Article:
Vaccine disparities put people of color at tremendous risk


Mina Graham

Though it is important, many people are hesitant to get vaccinated.

The development of vaccines has come a long way concerning people of color, making the COVID-19 mRNA vaccine completely safe. Yet there is still hesitance within minority-majority communities to get the vaccination. 

Whether it was the misdiagnosis of medical conditions, racial discrimination, or even human experimentation, people of color have historically had bad experiences with the medical system. Being hesitant in trusting the medical system is a valid concern, but in a time like now when a virus with different variants is affecting everyone in the world, it is highly important to get vaccinated.

People of color are disproportionately affected by COVID-19 and face a greater risk of severe illness and death from the virus, especially if unvaccinated.  

Going in public unvaccinated is a danger not only for yourself but to everyone around you. There is no protection for those who are unvaccinated, especially for children and elders. Of all cases, 22% are in 17-year-olds and younger, and young people who contract the virus are vulnerable to getting multi-system inflammatory syndrome. “When you protect yourself, you protect the community of those around you, including the people that you love,” associate professor of medicine at the Medical College of Wisconsin and infectious disease specialist Joyce Sanchez said.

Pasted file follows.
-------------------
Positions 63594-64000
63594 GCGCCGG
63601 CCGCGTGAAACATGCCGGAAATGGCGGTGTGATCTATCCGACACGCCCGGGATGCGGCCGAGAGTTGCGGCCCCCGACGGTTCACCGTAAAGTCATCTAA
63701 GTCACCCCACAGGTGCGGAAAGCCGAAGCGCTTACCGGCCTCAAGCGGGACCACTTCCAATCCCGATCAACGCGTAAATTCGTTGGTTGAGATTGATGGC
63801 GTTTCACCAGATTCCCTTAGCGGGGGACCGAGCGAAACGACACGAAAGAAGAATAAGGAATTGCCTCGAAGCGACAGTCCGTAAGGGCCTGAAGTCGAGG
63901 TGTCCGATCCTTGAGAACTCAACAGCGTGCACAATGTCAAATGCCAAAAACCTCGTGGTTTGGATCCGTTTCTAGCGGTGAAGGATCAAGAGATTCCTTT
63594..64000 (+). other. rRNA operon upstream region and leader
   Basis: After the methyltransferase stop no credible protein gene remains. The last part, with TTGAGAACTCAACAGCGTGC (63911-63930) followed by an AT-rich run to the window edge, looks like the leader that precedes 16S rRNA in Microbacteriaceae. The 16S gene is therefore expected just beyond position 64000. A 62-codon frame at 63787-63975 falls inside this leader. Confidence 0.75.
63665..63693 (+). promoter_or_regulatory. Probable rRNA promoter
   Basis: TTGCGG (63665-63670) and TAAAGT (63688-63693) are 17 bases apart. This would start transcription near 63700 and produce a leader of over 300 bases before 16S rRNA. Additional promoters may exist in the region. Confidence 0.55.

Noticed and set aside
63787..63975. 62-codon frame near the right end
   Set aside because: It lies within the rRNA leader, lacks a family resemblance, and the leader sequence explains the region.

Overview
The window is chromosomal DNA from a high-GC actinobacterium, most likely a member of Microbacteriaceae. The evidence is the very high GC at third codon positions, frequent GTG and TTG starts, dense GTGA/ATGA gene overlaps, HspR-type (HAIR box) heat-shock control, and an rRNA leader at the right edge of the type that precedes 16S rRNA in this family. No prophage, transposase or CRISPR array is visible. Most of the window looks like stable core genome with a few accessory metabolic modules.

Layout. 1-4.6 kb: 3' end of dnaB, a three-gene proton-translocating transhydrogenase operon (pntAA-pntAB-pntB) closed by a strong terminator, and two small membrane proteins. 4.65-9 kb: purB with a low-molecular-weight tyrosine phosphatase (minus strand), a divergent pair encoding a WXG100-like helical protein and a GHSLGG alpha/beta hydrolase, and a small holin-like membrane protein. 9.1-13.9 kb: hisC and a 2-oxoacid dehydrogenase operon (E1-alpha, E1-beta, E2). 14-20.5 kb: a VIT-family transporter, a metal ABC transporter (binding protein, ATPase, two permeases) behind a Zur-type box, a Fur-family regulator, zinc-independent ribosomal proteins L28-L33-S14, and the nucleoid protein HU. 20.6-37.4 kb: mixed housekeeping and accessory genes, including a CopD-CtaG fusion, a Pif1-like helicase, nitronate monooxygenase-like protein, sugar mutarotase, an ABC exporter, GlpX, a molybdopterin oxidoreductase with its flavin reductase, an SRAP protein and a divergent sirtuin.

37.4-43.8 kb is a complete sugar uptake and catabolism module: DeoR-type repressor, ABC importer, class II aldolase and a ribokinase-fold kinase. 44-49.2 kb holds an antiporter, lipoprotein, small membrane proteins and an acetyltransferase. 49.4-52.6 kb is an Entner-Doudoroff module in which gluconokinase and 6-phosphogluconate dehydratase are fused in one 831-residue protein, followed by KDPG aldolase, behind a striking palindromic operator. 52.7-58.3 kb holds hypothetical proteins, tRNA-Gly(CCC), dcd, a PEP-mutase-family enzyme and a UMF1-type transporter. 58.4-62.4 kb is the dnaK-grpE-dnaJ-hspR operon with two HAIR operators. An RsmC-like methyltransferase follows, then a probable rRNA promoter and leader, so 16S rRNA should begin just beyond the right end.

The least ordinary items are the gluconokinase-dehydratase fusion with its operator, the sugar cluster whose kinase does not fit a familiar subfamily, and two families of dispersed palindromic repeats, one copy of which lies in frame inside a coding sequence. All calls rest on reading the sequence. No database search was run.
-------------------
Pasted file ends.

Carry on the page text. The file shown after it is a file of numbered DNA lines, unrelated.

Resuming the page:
There are many harmful misconceptions about the vaccination series. People of color have had more trials for the vaccine, ensuring that it is safe for everyone. The technology used to create the vaccines in the United States was studied for at least three decades. The vaccine was studied in thousands of individuals before it became available for emergency use. More than 197 million people globally have received at least one dose of the vaccination.

“Relying on someone who has a medical degree or medical training behind them, is a much better way of getting accurate information than clicking a TikTok video from someone who you don’t know where that information is coming from,” Sanchez said. It is important to understand where information is coming from, whether it is social media, news, radio, etc. A lot of information spread through social media comes from unreliable sources that give inaccurate, and/or outdated information. 

As long as the virus has the opportunity to infect people, replicate, and divide itself, new variants will always arise. Omicron is the variant that has changed the most, and as new information is being found, protecting yourself and others is a priority. “The number one intervention you can do as an individual is to get vaccinated,” Sanchez added. If you or anyone you know is eligible for the booster, get the booster. If you are not vaccinated yet, get vaccinated.

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